• On 19 October a small bomb exploded outside an armed forces information office.

  • On 20 October a vehicle belonging to the president of the National Action Committee for Peace and Development - a pacifist organization opposed to the deployment of NATO cruise missiles in Belgium - was the target of an arson attack.

Although the last two attacks did not resemble previous CCC operations - and may be the work of a dissident faction within the CCC - copies of a communique ostensibly prepared by the group were found at both sites. This communique announced the opening of a "second front", to be called the "Pierre Akkerman campaign", against bourgeois militarism and pacifism. The communique termed such acts as a mass public demonstration protesting missile deployment on 20 October as "the usual, useless, ineffective petite bourgeois sterile actions".

If the CCC was responsible for the attack on the pacifist movement, it marks a further broadening of the group’s roster of targets. Its attacks have been mounted against NATO and defense-related targets, domestic political parties and "anticapitalist" symbols. Should the CCC now begin attacking the pacifist movement - which might have provided it with recruits and supporters - it is likely to isolate itself from those leftist segments of Belgian society it sought to attract.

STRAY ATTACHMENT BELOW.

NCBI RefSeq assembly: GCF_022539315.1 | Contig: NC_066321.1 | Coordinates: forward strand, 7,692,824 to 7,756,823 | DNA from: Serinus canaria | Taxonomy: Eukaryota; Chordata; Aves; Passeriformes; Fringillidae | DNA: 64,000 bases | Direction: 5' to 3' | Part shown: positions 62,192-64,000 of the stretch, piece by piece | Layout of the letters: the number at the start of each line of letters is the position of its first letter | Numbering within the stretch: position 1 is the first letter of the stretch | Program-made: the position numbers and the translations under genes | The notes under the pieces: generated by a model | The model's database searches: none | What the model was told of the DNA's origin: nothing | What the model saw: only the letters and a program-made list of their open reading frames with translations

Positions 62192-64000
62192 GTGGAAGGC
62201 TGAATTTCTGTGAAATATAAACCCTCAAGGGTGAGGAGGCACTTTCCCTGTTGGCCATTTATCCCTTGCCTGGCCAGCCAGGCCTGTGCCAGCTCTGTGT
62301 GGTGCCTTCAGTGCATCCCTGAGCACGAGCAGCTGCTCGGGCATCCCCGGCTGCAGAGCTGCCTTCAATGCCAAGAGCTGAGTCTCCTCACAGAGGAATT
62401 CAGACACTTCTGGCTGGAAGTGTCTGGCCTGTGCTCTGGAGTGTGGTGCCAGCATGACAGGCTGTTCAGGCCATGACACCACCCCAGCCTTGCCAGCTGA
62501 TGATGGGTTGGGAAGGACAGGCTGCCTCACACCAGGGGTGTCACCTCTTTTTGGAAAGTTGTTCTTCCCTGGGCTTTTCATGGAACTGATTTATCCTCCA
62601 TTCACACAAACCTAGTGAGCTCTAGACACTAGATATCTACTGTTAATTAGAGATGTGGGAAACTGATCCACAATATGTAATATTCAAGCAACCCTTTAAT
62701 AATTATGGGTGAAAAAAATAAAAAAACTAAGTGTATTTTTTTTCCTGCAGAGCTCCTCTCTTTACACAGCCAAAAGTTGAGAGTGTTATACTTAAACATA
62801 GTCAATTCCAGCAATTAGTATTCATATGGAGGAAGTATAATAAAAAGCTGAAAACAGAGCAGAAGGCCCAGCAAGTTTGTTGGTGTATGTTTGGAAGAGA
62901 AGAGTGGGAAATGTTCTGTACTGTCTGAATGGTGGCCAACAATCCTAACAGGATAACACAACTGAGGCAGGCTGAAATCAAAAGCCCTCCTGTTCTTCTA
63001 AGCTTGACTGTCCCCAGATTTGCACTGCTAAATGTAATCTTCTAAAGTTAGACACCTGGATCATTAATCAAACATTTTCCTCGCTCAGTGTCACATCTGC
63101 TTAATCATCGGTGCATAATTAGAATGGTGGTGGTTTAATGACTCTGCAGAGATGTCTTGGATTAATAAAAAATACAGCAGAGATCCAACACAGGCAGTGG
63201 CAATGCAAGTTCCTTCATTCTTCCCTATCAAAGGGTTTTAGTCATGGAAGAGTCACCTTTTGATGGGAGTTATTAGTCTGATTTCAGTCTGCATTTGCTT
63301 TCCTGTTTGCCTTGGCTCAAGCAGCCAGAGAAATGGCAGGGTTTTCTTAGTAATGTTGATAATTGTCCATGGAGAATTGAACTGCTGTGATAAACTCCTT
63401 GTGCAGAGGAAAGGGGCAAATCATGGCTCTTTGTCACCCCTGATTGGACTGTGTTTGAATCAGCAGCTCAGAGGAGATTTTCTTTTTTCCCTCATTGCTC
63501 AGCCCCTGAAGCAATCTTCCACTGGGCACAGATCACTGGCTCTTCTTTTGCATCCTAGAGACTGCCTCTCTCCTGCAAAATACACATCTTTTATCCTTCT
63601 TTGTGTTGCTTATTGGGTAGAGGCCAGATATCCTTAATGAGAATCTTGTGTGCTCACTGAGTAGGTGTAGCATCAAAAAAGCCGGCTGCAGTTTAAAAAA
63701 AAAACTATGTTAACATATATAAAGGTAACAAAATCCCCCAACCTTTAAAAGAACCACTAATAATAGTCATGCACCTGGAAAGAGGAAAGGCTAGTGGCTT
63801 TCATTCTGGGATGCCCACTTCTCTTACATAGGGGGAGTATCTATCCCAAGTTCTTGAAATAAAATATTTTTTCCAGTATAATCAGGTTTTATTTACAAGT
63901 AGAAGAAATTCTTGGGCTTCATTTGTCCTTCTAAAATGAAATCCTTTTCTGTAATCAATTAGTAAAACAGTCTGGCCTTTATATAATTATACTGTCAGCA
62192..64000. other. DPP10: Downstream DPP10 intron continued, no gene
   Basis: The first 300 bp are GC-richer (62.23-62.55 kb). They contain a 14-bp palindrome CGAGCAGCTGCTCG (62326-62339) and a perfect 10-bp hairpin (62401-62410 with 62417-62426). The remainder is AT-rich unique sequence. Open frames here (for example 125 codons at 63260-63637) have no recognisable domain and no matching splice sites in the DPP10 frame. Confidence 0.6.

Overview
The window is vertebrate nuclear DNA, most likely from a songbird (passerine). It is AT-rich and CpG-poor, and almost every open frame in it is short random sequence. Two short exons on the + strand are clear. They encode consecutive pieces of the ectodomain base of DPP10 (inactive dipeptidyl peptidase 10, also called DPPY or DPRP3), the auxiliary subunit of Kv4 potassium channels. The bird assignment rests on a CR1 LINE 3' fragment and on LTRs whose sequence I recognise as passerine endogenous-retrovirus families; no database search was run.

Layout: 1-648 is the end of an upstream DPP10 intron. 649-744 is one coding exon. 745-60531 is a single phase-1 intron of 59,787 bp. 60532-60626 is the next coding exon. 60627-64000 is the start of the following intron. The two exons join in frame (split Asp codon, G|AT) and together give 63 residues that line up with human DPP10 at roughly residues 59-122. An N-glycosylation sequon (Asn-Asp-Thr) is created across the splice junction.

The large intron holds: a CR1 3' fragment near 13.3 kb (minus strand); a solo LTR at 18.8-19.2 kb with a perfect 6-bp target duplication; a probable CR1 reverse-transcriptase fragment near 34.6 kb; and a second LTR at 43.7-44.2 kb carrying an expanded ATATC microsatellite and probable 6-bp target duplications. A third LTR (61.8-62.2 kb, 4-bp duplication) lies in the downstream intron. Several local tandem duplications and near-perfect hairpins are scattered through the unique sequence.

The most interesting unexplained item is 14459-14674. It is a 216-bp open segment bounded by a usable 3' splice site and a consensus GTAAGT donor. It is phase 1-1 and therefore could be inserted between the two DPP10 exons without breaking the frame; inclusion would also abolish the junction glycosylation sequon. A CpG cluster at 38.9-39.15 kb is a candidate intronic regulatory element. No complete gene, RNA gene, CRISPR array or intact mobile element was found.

In early November the CCC demonstrated several more new tactics in four attacks against banks:

  • In one incident, the group placed a car bomb outside a Brussels bank. When a security vehicle happened on the scene, the terrorists sprayed it with automatic weapons fire, slightly wounding a guard. The terrorists, who had never before used firearms during an operation, demonstrated that they were both well armed - a subject of Belgian police speculation heretofore - and willing to resort to lethal force to avoid capture.

  • In two of the incidents, members of the group entered banks in Charleroi and Leuven during business hours, chained suite case bombs to the premises and distributed leaflets warning of imminent explosions. The buildings were evacuated, and there were no injuries, but damage was extensive. The placing of bombs in occupied buildings suggests the CCC has become less concerned about causing casualties than it previously was, and that the group is growing bolder.

  • In the last bank attack, the CCC also set off a suitcase bomb outside the Brussels branch of the US-owned Manufacturers Hanover Bank, causing major damage, but no injuries. This was its first attack against a US target in 10 months.

Taken together, the four attacks against banks form part of the group’s Karl Marx anticapitalist campaign announced in October; the communique following these attacks said that the banks had been chosen as symbols of capitalism. Other Belgian, US, and foreign business interests may be targeted if this phase of CCC operations continues.

Other attacks